The call to students came from the most unexpected quarter. Lahore University of Management Sciences (LUMS), considered to be an elite university in Pakistan, became the recipient to the honor of organizing the first student protest for democratic rights in the present anti-Musharraf movement. For the last four days, LUMS students have been actively involved in waging a constant struggle for their democratic rights in the face of intimidations and ill-intended rumors. Starting from Monday, when some students also decided to visit the Lahore High Court and saw the State repression happening in front of their very eyes, students from LUMS have been organizing rallies and meetings on the campus. The momentum of these meetings is escalating with every passing day.

The most remarkable feature of LUMS protests is their prudence in attracting massive attention from local and international media without engaging in any active confrontation with the Police. The coverage given by local and international media to LUMS, and the news of similar protests taking place at other educational institutions, has further raised the enthusiasm of the Luminites. Despite a strong presence of adventurists, the students are realizing that they are up for a protracted struggle and any clash with the Police, in the absence of iron solidarity, can compromise their efforts in organizing the students of Pakistan at large.

Following the lead of LUMS, students of other educational institutions have also risen up for democracy. The students of FAST-NU had to face the brunt of State on Wednesday, November 7, when a group of students and faculty members organized a demonstration. The Police trashed a student, Abdullah Zaki, and sealed the campus with numerous Policemen deployed at the gate to harass the agitating students. The enthusiasm shown by the FAST-NU students while facing the rage of the State was exemplary.

The faculty of Punjab University discussed the plans for protests on Wednesday. Around one hundred teachers of the University took out a rally an on-campus demonstration on Thursday.

While Lahore is following a trend of on-campus protests, the Leftist organizations of Rawalpindi have devised a unique ‘protest and run’ strategy. This strategy is very simple. As the term implies, get together, protest, and as soon as the Police is in sight, run. No arrests. That has been the course for the last couple of days. They demonstrate at random places, even famous markets, and retreat within fifteen minutes. The Police, unable to lay their hands on these careful protestors en masse, are further frustrated by the sympathizers who help the demonstrators to make safe escapes.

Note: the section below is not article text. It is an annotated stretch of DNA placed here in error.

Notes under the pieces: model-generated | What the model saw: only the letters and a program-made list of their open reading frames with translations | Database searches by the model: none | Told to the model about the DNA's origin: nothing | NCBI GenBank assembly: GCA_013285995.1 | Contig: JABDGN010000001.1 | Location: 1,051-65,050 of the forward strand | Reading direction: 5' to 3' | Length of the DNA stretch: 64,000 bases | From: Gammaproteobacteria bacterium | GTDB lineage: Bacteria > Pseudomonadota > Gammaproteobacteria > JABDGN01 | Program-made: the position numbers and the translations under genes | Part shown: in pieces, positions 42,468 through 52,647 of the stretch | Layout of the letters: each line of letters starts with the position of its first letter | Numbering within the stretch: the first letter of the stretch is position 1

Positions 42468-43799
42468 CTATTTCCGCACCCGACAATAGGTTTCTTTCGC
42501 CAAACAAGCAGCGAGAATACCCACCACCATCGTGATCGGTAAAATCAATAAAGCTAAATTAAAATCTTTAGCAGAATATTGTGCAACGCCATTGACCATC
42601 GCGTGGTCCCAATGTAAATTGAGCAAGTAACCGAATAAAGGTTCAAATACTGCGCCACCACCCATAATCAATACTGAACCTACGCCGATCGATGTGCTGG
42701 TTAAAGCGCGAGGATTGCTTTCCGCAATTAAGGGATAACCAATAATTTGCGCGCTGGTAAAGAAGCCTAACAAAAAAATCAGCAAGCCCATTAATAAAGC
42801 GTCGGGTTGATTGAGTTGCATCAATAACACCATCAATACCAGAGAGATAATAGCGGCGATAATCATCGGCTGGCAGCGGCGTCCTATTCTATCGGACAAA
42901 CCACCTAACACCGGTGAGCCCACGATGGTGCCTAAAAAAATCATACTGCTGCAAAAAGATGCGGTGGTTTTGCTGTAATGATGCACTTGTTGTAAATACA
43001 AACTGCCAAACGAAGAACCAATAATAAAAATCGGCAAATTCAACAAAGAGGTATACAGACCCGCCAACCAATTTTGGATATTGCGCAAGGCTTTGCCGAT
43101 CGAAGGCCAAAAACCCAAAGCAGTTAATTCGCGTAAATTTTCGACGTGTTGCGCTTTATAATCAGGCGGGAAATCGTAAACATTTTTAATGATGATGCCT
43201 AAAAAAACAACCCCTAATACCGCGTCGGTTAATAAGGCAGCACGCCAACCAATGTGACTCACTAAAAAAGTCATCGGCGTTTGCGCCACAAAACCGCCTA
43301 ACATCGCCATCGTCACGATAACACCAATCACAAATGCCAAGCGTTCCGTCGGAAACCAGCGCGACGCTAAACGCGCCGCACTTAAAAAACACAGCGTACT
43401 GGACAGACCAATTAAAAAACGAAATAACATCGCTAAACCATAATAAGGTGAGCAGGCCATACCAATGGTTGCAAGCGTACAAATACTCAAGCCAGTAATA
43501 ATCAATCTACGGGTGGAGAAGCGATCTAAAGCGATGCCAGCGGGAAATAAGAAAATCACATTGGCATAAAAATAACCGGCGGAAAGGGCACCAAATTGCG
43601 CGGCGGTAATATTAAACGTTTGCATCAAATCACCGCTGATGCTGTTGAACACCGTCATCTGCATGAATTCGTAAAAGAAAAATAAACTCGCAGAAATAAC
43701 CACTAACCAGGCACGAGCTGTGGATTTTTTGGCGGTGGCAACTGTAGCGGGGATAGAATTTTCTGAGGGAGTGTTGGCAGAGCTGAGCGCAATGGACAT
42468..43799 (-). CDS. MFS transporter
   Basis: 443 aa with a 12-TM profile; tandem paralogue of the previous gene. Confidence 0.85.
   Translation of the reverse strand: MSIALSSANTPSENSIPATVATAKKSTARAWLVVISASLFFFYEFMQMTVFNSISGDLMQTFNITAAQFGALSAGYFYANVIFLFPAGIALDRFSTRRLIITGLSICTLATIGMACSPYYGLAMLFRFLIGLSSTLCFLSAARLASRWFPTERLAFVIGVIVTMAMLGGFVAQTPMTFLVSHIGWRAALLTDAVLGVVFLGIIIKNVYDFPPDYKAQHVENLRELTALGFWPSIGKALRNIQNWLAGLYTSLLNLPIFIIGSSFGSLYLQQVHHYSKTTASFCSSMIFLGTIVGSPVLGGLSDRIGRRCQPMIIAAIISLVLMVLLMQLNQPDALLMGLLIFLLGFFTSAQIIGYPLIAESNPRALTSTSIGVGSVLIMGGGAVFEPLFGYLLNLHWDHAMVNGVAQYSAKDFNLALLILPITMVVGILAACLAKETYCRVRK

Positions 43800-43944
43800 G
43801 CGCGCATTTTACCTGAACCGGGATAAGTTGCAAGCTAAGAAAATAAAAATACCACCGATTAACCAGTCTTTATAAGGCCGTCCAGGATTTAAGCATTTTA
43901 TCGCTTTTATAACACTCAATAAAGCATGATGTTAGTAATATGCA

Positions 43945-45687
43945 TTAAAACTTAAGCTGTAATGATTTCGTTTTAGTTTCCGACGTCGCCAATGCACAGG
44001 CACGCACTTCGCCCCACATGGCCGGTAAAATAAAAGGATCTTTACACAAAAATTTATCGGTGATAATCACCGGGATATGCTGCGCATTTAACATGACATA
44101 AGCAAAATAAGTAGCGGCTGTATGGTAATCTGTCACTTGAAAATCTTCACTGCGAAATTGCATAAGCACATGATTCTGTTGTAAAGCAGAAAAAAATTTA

The students have also adopted the novel ‘protest and run’ method of getting the message through without undergoing much trouble (though no political activity is without risk in Pakistan these days). Students of Hamdard University have successfully implemented these tactics on Wednesday. Quaid-e-Azam University, another place which has surprised many, has also employed the ‘protest and run’ strategy with success.

This is so far the development of the early stages of the anti-dictatorship movement. While the university students will continue to mobilize there forces and strengthen to participate in the up-coming second wave of protests, some young twelve year olds from Karachi have understood the Emergency crisis in a very fascinating way.

The seven grade student of Karachi have observed from the Emergency that: General Musharraf is the evil Lord Voldemort of Pakistan; Benazir Bhutto is Umbridge, an evil ministry witch who had given Harry a hard time in his fifth year at the Hogwarts; Quaid-e-Azam is Professor Dumbledore; Shaukat Aziz is Thackneize, who was the prime minister of the wizards appointed by Voldemort; and, the Media emerged as the ‘Order of Phoenix’, a secret society working hard to bring down Voldemort independent of the Ministry of Magic. Guess who is the Harry Potter? Chief Justice of Pakistan Iftikhar Muhammad Chaudhry, the lawyers being Harry’s friends.